Once the template is done and you are happy with the fit you can move on to the next step.
The video below will give you a good idea of how to create the cardboard cutout (see more videos like this on the excellent DIY Crab Channel).
3. Cut the deck material
Place the template onto the plywood sheet and draw out the shape of the deck.
Handy Hint: It is important to note that you should never use pressure treated wood as it will corrode your aluminum due to galvanic corrosion.
There is a good chance that a standard sheet of plywood will be just a tiny bit too small.
If this is the case mark out as much as you can, the remainder can be filled in with some left-over plywood later. You can now begin cutting the board, use a jigsaw so that you can create relatively smooth cut.
Try keeping the jigsaw about ¼ to 3/8 inches inside the line; this is to allow some clearance for the carpet. Once the board is cut you can use an orbital sander to smooth out any rough-cut areas.
If you are planning on mounting a trawling motor onto the front of your boat, you will want to create small cubby hole for the battery to keep it safe and dry.
Measure out the size of the battery and add a little extra on this dimension to allow you to easily reach inside and pull the battery out.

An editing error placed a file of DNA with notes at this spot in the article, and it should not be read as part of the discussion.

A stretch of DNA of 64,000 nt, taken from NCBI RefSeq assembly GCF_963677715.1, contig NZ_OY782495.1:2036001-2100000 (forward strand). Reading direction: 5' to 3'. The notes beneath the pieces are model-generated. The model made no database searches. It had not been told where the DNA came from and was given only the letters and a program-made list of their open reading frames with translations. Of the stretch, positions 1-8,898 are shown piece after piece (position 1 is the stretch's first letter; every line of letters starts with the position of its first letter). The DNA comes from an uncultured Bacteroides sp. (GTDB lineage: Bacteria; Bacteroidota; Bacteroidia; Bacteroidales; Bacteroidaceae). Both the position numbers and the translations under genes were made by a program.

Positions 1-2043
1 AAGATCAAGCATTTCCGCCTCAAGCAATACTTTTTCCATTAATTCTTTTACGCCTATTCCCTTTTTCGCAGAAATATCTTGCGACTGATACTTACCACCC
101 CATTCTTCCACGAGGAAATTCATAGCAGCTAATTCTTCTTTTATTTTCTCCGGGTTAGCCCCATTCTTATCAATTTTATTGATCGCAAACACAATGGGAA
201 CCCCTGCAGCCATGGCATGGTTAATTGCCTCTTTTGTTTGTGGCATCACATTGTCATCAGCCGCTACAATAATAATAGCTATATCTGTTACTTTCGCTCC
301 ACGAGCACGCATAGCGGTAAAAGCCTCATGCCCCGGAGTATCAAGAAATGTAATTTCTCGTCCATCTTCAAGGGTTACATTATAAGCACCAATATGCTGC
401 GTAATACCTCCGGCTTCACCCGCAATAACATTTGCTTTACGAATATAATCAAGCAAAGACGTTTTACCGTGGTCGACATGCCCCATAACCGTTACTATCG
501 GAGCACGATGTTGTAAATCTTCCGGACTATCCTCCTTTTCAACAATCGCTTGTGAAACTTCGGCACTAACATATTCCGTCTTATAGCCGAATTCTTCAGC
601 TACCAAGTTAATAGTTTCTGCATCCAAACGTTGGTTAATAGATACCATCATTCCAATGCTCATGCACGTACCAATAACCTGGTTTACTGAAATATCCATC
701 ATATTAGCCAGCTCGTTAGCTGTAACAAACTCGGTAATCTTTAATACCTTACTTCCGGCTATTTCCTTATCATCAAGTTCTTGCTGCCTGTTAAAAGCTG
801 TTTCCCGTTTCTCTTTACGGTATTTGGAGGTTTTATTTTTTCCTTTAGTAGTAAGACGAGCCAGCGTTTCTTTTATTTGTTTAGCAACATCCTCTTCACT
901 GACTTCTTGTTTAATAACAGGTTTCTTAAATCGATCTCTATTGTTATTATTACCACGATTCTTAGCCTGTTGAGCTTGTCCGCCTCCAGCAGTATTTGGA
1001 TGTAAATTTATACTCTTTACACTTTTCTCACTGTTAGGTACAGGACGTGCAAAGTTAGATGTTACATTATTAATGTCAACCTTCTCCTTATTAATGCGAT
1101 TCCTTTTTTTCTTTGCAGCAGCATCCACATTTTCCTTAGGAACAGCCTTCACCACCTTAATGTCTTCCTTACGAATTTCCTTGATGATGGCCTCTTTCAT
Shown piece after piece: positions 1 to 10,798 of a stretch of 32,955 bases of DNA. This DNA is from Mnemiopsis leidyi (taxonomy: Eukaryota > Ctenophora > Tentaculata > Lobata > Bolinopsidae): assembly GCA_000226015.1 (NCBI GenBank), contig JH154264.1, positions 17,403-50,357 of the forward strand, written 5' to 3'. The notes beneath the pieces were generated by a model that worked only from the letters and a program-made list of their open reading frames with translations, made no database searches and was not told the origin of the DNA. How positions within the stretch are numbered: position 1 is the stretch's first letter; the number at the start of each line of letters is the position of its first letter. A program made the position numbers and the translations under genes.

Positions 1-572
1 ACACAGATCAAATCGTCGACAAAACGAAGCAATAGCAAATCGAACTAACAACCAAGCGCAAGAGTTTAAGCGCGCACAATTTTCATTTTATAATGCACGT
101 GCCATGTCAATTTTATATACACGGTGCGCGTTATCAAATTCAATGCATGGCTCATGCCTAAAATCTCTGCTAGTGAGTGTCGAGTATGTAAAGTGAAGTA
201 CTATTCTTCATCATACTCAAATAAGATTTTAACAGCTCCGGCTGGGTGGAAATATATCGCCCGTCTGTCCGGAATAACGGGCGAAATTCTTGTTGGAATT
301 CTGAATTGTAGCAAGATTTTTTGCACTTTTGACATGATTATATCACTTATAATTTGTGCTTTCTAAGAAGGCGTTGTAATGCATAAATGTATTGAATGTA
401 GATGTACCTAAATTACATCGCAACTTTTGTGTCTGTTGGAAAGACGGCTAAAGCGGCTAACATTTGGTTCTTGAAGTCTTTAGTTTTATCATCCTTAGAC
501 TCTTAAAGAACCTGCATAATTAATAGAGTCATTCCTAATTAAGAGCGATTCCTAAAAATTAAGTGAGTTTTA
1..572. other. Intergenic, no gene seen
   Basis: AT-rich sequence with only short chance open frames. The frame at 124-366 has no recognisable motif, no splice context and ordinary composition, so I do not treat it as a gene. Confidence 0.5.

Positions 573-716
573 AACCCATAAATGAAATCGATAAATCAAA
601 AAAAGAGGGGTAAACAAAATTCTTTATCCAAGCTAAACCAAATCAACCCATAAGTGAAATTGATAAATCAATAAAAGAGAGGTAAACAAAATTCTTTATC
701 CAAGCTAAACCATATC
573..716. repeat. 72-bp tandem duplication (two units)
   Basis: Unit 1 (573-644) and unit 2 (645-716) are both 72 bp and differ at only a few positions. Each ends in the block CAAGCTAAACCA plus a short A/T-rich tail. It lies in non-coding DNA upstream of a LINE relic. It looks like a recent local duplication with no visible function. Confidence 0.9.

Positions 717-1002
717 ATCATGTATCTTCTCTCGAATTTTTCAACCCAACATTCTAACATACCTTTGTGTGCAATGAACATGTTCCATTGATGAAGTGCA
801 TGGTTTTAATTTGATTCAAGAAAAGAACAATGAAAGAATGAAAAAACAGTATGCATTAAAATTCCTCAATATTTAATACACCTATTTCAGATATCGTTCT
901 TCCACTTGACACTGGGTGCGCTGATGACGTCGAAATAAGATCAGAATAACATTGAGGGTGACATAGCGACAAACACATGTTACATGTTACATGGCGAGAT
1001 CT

Draw a center line on the deck and use this to mark out the location for the hatch. Then using a drill bit whose diameter is larger than the jigsaw blade, drill a hole on each corner of the drawn rectangle.
You can now insert the jigsaw into one of these holes and begin cutting out the shape.
Allow for a gap for the carpet as mentioned previously. Try and cut this as neatly and straight as possible as you will reuse this plank for the hatch door.
If you want to add another hatch for either a cooler or general storage, follow the same steps as before. Try put these hatches as far apart as possible to assist with stability.
4. Build the frame
Once the deck has been cut out you can begin building the frame.
You should keep the frame as light as possible as you don’t want to weigh the front of the boat down leading to stability problems.
Ideally a 2×1 white spruce will provide a good balance between weight and strength, but any marine rated wood will work.
Firstly, you will want to frame out the underside of the deck. The exact arrangement of this frame depends on the shape of your boat, the location of the hatches and the span distance between benches on the deck.
You will want to screw down a plank on the deck so that it is just in front of the front bench as well as on the small section on the bow of the boat.
This will stop the deck from sliding backwards and forwards.
To do this measure the distance from the front of the boat to the front edge of the seat. Carry this dimension over to the underside of the deck board and screw 2×1 planks onto the deck, making sure that the screws are flush with the deck.